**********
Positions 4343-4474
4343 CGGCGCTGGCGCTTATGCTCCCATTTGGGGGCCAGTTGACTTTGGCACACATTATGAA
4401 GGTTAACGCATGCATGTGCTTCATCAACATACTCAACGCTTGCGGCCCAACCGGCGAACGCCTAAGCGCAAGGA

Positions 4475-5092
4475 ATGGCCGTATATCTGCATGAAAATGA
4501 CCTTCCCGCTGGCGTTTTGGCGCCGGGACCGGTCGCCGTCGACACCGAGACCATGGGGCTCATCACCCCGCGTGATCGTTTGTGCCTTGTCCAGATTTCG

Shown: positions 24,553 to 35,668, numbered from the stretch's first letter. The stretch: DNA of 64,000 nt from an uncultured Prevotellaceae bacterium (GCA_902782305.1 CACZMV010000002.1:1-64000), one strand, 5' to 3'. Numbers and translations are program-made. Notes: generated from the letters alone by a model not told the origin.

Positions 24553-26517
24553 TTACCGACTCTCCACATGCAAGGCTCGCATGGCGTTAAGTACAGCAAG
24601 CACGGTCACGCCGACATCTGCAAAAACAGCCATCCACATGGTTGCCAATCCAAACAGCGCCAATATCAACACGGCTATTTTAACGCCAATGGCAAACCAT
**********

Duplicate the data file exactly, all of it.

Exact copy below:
Positions 4343-4474
4343 CGGCGCTGGCGCTTATGCTCCCATTTGGGGGCCAGTTGACTTTGGCACACATTATGAA
4401 GGTTAACGCATGCATGTGCTTCATCAACATACTCAACGCTTGCGGCCCAACCGGCGAACGCCTAAGCGCAAGGA

Positions 4475-5092
4475 ATGGCCGTATATCTGCATGAAAATGA
4501 CCTTCCCGCTGGCGTTTTGGCGCCGGGACCGGTCGCCGTCGACACCGAGACCATGGGGCTCATCACCCCGCGTGATCGTTTGTGCCTTGTCCAGATTTCG

Shown: positions 24,553 to 35,668, numbered from the stretch's first letter. The stretch: DNA of 64,000 nt from an uncultured Prevotellaceae bacterium (GCA_902782305.1 CACZMV010000002.1:1-64000), one strand, 5' to 3'. Numbers and translations are program-made. Notes: generated from the letters alone by a model not told the origin.

Positions 24553-26517
24553 TTACCGACTCTCCACATGCAAGGCTCGCATGGCGTTAAGTACAGCAAG
24601 CACGGTCACGCCGACATCTGCAAAAACAGCCATCCACATGGTTGCCAATCCAAACAGCGCCAATATCAACACGGCTATTTTAACGCCAATGGCAAACCAT